By Barbara Kollmeyer, MarketWatch
AFP via Getty Images
European stock markets fell on Wednesday, a day after comments from President Donald Trump unsettled investors hoping for some calm on the trade front, and as a decision over U.S. tariffs on the region’s automobiles looms.
The Stoxx Europe 600 index /zigman2/quotes/210599654/delayed XX:SXXP -0.78% , which finished up 0.4% on Tuesday, fell 0.6% to 404.17.
The German DAX /zigman2/quotes/210597999/delayed DX:DAX -0.64% dropped 0.9% to 13160.76, the French CAC 40 /zigman2/quotes/210597958/delayed FR:PX1 -0.84% dropped 0.6% to 5883.58 and the U.K. FTSE 100 /zigman2/quotes/210598409/delayed UK:UKX -1.33% fell 0.5% to 7325.49.
A day after a flat finish for the Dow Jones Industrial Average, futures for that index /zigman2/quotes/210407078/delayed YM00 -0.53% dropped 134 points, or 0.5%, to 27,534, with S&P 500 /zigman2/quotes/209948968/delayed ES00 -0.43% and Nasdaq-100 /zigman2/quotes/210219788/delayed NQ00 -0.29% futures also sliding. Tensions continued to rise in Hong Kong, where the index dropped nearly 2%.
Investors will be looking to comments coming later from the Federal Reserve Chairman Jerome Powell, who will appear in testimony before the U.S. Congress. Analysts expect him to largely reiterate a stance that current monetary policy is appropriate provided the data doesn’t worsen.
Global equities were pulling back after Trump told the Economic Club of New York on Tuesday that a phase-one trade agreement with China was close, but he also warned that if a deal doesn’t get done, “we’re going to substantially raise the tariffs.”
The next round of U.S. levies on Chinese products is scheduled to go into effect on December 15 and covers $156 billion of goods, including toys and computers. The U.S. administration must also soon decide whether it will again delay a 25% tariff hike on European automobile imports.
“There was no reassurance that import tariffs on European cars aren’t coming,” said Kit Juckes, global head of foreign exchange strategy at Société Générale, in a note to clients.
Automobile companies fell across the board in Europe, with Daimler AG /zigman2/quotes/205332368/delayed DE:DAI -0.99% , Volkswagen AG /zigman2/quotes/204309985/delayed DE:VOW3 -0.61% /zigman2/quotes/204309985/delayed DE:VOW3 -0.61% and BMW /zigman2/quotes/202432319/delayed XE:BMW -1.19% /zigman2/quotes/209548467/delayed DE:BMW -0.93% all down more than 1%.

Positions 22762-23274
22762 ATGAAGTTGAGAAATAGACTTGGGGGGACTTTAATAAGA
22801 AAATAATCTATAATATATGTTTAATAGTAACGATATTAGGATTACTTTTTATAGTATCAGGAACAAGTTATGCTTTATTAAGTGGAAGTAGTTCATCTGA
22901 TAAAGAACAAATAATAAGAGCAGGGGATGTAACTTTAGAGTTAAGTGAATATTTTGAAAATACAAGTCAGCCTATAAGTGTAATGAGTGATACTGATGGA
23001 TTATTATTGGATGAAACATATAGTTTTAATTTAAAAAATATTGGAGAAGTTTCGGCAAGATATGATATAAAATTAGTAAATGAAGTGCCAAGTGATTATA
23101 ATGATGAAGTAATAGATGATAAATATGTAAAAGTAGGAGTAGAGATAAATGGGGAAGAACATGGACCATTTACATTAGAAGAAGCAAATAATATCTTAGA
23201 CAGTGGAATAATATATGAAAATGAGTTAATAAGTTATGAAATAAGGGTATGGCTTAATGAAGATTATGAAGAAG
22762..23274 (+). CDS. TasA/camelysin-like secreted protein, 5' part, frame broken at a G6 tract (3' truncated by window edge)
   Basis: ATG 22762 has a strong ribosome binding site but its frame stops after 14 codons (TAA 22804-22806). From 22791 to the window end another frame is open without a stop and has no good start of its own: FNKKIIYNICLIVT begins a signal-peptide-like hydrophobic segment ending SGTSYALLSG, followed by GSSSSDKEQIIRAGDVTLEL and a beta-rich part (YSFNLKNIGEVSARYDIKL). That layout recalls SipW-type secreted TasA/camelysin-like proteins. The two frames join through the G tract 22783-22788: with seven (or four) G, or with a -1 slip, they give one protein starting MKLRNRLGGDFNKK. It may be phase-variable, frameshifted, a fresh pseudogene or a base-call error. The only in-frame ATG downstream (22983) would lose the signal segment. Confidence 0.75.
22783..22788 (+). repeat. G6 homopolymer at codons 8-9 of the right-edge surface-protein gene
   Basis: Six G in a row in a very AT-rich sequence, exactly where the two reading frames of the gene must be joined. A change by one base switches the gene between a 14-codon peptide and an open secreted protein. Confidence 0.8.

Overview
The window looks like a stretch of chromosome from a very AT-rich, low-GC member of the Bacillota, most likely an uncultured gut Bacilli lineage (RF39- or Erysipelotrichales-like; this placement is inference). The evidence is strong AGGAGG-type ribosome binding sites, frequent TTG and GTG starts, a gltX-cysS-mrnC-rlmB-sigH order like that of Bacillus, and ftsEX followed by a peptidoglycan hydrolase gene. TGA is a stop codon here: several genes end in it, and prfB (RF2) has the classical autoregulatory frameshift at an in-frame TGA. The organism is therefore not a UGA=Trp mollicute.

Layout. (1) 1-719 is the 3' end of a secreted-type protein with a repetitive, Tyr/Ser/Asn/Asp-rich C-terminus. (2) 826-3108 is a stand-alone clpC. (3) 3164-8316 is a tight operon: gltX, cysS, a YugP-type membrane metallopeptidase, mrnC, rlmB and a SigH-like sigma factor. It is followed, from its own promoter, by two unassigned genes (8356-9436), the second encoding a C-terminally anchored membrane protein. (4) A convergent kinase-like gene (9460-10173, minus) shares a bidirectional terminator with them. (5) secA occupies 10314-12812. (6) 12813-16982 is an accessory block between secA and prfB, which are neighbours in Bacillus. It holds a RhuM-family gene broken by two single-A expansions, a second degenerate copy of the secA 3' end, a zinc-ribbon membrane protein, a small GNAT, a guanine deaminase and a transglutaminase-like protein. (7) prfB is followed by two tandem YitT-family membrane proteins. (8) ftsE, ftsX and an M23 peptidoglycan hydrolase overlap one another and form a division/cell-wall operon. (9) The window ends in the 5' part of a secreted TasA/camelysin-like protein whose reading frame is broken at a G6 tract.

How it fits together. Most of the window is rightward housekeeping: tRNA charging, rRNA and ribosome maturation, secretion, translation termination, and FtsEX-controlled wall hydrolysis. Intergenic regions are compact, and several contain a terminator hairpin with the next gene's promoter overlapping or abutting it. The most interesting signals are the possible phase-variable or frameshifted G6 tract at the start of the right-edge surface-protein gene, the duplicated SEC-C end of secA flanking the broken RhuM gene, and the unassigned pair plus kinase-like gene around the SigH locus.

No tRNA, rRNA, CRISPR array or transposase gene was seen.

Bank losses also fell, with shares of ABN Amro Bank NV /zigman2/quotes/209088556/delayed NL:ABN -0.57% plunging over 4% after posting a 24% fall in net profit for the third quarter. It also announced a plan to beef up financial-crime detection, after last month confirming a related probe by the Dutch authorities.
Spanish banks were particularly hard hit. Banco de Sabadell SA /zigman2/quotes/206753237/delayed ES:SAB -3.59% slid 4%, with Banco Santander SA /zigman2/quotes/202859081/composite SAN +4.60% /zigman2/quotes/205677933/delayed ES:SAN -2.54% and BBVA SA /zigman2/quotes/204078760/composite BBVA +5.37% /zigman2/quotes/209653399/delayed ES:BBVA -2.48% each off 3%. Those losses came a day after Prime Minister Pedro Sánchez’s Socialists reached a preliminary post-election coalition deal with far-left party Unidos Podemos. But those parties still need the support of other parties to form a government, and analysts said that may be difficult.
Spain’s IBEX 35 index /zigman2/quotes/210597995/delayed XX:IBEX -1.27% , which fell on Tuesday on news of the coalition deal, slid 1.4% to 9,154.60, leading declines across European regional stock indices.
Elsewhere, shares of Coca-Cola HBC /zigman2/quotes/200383650/delayed UK:CCH -0.55% jumped 4% after the Swiss-based bottler said trading in the third quarter of 2019 was strong, and offered an upbeat assessment of its full-year outlook.
Shares of Tullow Oil /zigman2/quotes/205079109/delayed UK:TLW -2.49% plunged 20% after the energy company said oil production would be below guidance for the full year, largely due to its Ghana production performance.